## [34] "Insurance Commissioner"                                      
## [35] "Kent School District No. 415 Proposition 1"                  
## [36] "King County Charter Amendment 1"                             
## [37] "King County Charter Amendment 2"                             
## [38] "King County Fire Protection District 27 Proposition 1"       
## [39] "Legislative District 1 Representative Position 1"            
## [40] "Legislative District 1 Representative Position 2"            
## [41] "Legislative District 1 State Senator"                        
## [42] "Legislative District 11 Representative Position 1"           
## [43] "Legislative District 11 Representative Position 2"           
## [44] "Legislative District 11 State Senator"                       
## [45] "Legislative District 30 Representative Position 1"           
## [46] "Legislative District 30 Representative Position 2"           
## [47] "Legislative District 31 Representative Position 1"           
## [48] "Legislative District 31 Representative Position 2"           
## [49] "Legislative District 32 Representative Position 1"           
## [50] "Legislative District 32 Representative Position 2"           
## [51] "Legislative District 33 Representative Position 1"           
## [52] "Legislative District 33 Representative Position 2"           
## [53] "Legislative District 34 Representative Position 1"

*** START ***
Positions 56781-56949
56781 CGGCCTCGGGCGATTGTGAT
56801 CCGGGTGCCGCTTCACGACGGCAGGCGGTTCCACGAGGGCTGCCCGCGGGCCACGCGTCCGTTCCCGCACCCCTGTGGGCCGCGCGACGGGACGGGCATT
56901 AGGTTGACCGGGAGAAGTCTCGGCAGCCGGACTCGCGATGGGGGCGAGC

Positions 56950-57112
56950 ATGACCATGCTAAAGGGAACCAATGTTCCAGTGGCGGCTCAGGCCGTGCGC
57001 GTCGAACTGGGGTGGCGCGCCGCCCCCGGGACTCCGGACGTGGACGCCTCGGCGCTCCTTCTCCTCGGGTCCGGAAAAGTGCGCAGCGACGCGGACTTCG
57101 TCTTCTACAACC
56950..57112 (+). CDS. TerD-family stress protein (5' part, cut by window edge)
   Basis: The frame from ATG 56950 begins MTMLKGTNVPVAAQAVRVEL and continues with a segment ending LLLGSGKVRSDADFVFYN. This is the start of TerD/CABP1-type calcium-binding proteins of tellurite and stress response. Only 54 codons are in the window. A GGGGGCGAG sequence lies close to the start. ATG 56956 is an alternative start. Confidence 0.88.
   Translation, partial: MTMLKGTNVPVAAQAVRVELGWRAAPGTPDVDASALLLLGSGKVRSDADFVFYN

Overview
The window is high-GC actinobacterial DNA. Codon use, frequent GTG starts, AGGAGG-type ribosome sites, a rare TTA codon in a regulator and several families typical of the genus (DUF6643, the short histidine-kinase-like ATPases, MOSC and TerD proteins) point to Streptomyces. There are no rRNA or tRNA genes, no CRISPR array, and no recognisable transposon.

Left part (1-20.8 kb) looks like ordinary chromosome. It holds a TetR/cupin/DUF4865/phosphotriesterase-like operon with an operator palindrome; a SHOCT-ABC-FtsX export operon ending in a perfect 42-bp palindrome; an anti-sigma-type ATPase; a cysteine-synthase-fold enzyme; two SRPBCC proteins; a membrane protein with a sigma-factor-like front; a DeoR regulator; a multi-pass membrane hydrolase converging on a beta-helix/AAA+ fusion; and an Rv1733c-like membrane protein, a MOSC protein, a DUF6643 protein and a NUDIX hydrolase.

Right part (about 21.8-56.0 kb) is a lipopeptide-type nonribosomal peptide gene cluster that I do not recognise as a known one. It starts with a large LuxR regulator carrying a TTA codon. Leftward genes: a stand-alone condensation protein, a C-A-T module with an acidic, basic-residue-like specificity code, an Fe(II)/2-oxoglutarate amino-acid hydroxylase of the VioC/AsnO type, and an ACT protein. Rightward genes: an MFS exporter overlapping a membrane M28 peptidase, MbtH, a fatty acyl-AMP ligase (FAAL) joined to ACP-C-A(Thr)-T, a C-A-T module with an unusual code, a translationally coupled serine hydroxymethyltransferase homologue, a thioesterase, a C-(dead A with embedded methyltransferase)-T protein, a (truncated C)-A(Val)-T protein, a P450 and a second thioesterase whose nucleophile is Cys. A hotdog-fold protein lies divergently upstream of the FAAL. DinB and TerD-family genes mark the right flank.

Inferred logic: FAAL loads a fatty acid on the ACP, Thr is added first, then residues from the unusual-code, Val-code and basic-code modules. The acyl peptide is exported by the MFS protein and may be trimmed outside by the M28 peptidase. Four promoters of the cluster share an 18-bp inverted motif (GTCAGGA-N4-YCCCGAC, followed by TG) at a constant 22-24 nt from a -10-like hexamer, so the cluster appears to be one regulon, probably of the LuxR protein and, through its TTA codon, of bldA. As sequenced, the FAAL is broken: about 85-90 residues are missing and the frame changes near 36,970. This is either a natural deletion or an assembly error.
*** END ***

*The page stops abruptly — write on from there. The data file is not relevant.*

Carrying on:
## [54] "Legislative District 34 Representative Position 2"           
## [55] "Legislative District 36 Representative Position 1"           
## [56] "Legislative District 36 Representative Position 2"           
## [57] "Legislative District 36 State Senator"                       
## [58] "Legislative District 37 Representative Position 1"           
## [59] "Legislative District 37 Representative Position 2"           
## [60] "Legislative District 39 Representative Position 1"           
## [61] "Legislative District 39 Representative Position 2"           
## [62] "Legislative District 39 State Senator"                       
## [63] "Legislative District 41 Representative Position 1"           
## [64] "Legislative District 41 Representative Position 2"           
## [65] "Legislative District 41 State Senator"